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    Assuming your activities are legal and do not violate any rental/lease contract, your landlord can't do much about it except to ask you not to shoot on the property.

    As for your neighbor and his preposterous claim of "those calibers" taking a 90-degree turn and travelling another 300 yds AFTER passing through 12" of fresh wood... he's a moron. I expect the sum total of his teaching was reminding new recruits to keep their weapon pointed downrange.
     
  6. deadeye

    deadeye Albany,OR. Moderator Staff Member

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    I say if the area is legal to shoot in and the rental agreement doesnt state you can't then go for it. When paying rent the property is basically yours to a point. You are responsible for damages, accidents and such so I would just have the landlord tell your neighbor to call someone else next time. It is easier to tick off a annoying neighbor than find a good renter.
     
  7. CharlesAFerg

    CharlesAFerg Beaverton Active Member

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    If you're shooting, and there is a clear (or vegetation) 90* angle from the point of impact to the other properties, you shouldn't be shooting there... Know your target and what is beyond. You'd better have a backstop.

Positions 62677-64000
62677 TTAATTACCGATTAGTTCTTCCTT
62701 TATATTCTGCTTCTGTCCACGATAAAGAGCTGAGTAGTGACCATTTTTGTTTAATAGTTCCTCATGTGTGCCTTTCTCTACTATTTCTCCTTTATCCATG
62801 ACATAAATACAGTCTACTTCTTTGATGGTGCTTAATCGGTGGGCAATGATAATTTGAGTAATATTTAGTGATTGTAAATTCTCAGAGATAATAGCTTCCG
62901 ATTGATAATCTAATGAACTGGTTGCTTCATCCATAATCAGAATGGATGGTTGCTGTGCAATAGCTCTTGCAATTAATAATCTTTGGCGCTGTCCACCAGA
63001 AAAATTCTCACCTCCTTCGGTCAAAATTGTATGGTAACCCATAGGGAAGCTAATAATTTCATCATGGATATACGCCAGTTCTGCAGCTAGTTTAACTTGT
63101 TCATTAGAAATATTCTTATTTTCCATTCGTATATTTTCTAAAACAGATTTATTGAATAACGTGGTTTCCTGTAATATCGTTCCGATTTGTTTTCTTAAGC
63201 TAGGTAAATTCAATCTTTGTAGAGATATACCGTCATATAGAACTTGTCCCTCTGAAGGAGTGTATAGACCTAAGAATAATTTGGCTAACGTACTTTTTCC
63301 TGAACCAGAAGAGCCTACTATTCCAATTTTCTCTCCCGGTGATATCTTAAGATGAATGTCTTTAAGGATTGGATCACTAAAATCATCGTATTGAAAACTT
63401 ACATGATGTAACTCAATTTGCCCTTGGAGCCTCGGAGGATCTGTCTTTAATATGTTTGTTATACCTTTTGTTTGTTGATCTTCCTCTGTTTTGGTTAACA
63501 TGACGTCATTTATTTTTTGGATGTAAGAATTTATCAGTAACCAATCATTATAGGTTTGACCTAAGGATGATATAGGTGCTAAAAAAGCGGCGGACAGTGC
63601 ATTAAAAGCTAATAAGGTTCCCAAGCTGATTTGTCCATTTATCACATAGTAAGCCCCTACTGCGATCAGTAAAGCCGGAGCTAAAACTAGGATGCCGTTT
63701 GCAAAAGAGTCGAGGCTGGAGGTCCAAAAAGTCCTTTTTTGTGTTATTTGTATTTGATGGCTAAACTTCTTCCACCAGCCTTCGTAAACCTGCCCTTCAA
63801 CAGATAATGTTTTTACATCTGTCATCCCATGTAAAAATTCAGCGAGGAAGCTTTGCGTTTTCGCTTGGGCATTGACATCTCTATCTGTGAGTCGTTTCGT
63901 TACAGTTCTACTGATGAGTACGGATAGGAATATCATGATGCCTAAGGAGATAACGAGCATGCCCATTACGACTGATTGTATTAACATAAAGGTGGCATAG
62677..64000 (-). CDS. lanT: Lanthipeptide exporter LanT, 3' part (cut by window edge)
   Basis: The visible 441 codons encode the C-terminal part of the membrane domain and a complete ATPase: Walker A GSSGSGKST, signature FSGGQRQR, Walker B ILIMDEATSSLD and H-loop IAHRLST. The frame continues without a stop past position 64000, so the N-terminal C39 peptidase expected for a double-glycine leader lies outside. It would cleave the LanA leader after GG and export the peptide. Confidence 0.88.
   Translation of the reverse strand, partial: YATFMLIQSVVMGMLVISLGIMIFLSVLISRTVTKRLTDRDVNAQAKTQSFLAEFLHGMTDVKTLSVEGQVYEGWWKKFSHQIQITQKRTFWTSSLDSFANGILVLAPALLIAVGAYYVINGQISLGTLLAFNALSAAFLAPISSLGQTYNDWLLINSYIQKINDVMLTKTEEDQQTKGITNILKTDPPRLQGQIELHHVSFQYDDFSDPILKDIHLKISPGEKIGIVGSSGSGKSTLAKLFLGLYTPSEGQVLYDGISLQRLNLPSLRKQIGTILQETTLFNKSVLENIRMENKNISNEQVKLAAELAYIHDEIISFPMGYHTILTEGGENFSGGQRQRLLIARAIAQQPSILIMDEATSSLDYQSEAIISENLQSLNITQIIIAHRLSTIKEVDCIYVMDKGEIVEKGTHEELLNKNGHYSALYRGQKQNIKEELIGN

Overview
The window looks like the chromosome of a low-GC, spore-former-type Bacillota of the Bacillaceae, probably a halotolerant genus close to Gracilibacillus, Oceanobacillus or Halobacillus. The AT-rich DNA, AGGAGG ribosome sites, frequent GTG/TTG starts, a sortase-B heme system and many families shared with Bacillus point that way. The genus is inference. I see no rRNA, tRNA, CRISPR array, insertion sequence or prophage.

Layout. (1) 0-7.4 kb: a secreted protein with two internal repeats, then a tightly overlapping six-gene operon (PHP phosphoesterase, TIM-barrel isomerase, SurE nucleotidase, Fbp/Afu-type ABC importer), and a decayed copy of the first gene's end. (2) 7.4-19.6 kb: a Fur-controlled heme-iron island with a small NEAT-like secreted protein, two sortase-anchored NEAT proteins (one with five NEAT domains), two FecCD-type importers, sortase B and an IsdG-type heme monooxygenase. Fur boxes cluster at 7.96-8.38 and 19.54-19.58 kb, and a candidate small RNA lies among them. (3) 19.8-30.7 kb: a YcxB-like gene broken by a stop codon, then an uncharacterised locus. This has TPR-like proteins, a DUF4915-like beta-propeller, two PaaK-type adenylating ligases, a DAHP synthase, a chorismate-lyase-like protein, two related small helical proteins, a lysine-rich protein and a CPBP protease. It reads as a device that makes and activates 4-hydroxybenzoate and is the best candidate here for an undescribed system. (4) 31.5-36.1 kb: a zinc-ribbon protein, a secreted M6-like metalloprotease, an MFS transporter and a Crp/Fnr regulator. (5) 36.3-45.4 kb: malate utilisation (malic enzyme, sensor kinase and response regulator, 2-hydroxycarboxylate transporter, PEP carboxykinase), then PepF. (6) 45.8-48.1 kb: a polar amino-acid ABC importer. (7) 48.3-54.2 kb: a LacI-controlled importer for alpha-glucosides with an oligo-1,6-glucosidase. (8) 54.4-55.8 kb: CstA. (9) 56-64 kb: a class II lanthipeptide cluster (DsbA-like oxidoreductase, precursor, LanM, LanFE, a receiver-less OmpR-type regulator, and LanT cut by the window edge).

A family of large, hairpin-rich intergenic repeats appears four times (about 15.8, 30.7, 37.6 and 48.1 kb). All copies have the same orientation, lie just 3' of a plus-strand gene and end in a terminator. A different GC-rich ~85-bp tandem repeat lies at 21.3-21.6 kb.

8. gst264

    gst264 Independence Member

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    This is one of those times when suppressors would come in handy....too bad it's WA.
     
  9. LCspeedsteel

    LCspeedsteel hillsboro Member

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    that would be like the landlord telling you that you can only drink coke and not pepsi on the property (your HOME) as long as you pull up a city limits map... and are out of them, you should be good. and keep it after 7am and before dusk
     
  10. clearconscience

    clearconscience Vancouver, WA Well-Known Member

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    This happened to me also. I was on BLM land in Bend and a couple neighbors called the cops and said bullets were whizzing over their houses. Of course B.S.
    Some sheriff's cars pulled up checked our IDs and ran the serial number on my AR, and they were actually really nice and said we didn't have to leave we weren't doing anything wrong.

    We left anyways and a month later we went to Bend and that area that we've been shooting on BLM for over 15 years! Has signs up that say no shooting.....B.s.
     
  11. parsons_12b

    parsons_12b LaPine Oregon Well-Known Member

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    Sounds like a good place to have a group shoot
     
  12. clearconscience

    clearconscience Vancouver, WA Well-Known Member

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    That's what I was thinking.
    I would say a night shoot, but that didn't work out so well last time.

    I had just bought my AR and the only time I had to fire it was 11pm.

    It would have been fine, but there was just a brush fire there and there was some firemen staying the night in the bush. I woke up someone with some chocolate pants for sure.
    My friend stopped me and said he heard someone talking in the bushes so we high tailed out of there and started driving down the road and a fire pick up was hauling butt down the road by us to where we were.